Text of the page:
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Friday, 16 July 2010

Chuck Visits the Garden

By Olga Hebert of Confessions of a Grandma

Our back yard, a half acre stretch of green lawn, abuts an open field and beyond that, woodlands cover rolling hills that frame evening sunsets as they march up and down the western sky.

When there is sun, all through the spring and summer, it hits the backyard about 11:00AM and shines down on it until sunset. The land is flat and relatively rock free for a Vermont property in the country, having served as a corn field in its previous life.

I’ve lived in our house for seventeen years now. Throughout that time, I have been slowly working on flower beds around the property. I have a variety of established perennials. I fill in faded spots with annuals and container plantings here and there. Because I like to cook, I put in an herb garden a few years ago.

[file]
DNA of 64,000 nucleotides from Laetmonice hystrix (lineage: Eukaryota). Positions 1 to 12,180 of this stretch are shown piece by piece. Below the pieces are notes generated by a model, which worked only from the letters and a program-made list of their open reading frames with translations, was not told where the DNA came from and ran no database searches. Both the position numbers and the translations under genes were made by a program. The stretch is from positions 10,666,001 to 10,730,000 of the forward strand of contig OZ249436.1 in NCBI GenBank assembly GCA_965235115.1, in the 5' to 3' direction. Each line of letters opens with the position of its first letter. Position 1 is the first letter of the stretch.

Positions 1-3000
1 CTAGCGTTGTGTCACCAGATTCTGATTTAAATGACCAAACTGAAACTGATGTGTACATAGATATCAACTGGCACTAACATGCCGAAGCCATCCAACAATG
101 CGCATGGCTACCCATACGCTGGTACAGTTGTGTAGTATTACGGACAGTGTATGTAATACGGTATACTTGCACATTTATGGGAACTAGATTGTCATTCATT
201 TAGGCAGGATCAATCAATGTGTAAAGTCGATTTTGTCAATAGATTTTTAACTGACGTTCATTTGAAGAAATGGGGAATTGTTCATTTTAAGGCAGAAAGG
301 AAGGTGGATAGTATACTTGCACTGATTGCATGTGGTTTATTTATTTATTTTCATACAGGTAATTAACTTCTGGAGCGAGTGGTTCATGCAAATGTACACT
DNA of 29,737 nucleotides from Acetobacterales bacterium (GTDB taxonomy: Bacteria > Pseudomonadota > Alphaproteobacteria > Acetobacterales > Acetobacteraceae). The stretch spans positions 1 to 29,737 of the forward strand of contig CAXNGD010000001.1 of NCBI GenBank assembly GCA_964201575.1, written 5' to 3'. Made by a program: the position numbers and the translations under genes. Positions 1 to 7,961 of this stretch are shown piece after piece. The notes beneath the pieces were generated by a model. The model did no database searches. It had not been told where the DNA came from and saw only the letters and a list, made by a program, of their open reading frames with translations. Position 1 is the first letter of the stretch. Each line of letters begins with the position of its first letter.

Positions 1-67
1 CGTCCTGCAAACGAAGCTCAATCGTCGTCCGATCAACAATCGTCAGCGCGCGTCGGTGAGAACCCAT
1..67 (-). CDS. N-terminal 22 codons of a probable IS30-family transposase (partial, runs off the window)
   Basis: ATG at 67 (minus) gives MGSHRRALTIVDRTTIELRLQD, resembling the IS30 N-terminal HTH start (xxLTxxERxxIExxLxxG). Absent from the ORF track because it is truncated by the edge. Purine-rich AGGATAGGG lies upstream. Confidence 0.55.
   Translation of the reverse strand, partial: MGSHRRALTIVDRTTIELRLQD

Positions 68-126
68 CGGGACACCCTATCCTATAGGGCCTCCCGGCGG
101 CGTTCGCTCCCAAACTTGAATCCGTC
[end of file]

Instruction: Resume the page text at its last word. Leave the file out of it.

Last year, I got the notion to plant some vegetables – nothing large scale, just a couple of tomato plants, some lettuce and maybe some green beans. My husband and a neighbor helped expand a garden area out by the shed. I weeded and amended soil soil and then weeded some more.

When the ground was ready, I put in three tomato plants, three cucumber plants, a row of lettuce, a row of green beans and one pepper plant. I dragged an extra long hose out to keep the garden watered if we went a day or two without rain. I watched things grow - like magic, tiny little green tomatoes forming from yellow flower heads, baby cucumbers, fresh lettuce to pluck and wash and put right into a salad.

I wondered why I had ever stopped planting a vegetable garden years and years ago. Oh, there are so many things that a garden can teach you:

  • The wonder and the expectation as winter melts away and the earth warms.

  • The potential of life as small green shoots appear, tender looking yet so determined.

  • The urge to nurture and carefully feed.

  • The need for vigilance - checking the weather, mulching against the sun, covering against the late frost, watering through a dry spell.

  • The need for patience - waiting out too much rain, checking for harmful insects or rotting fungus.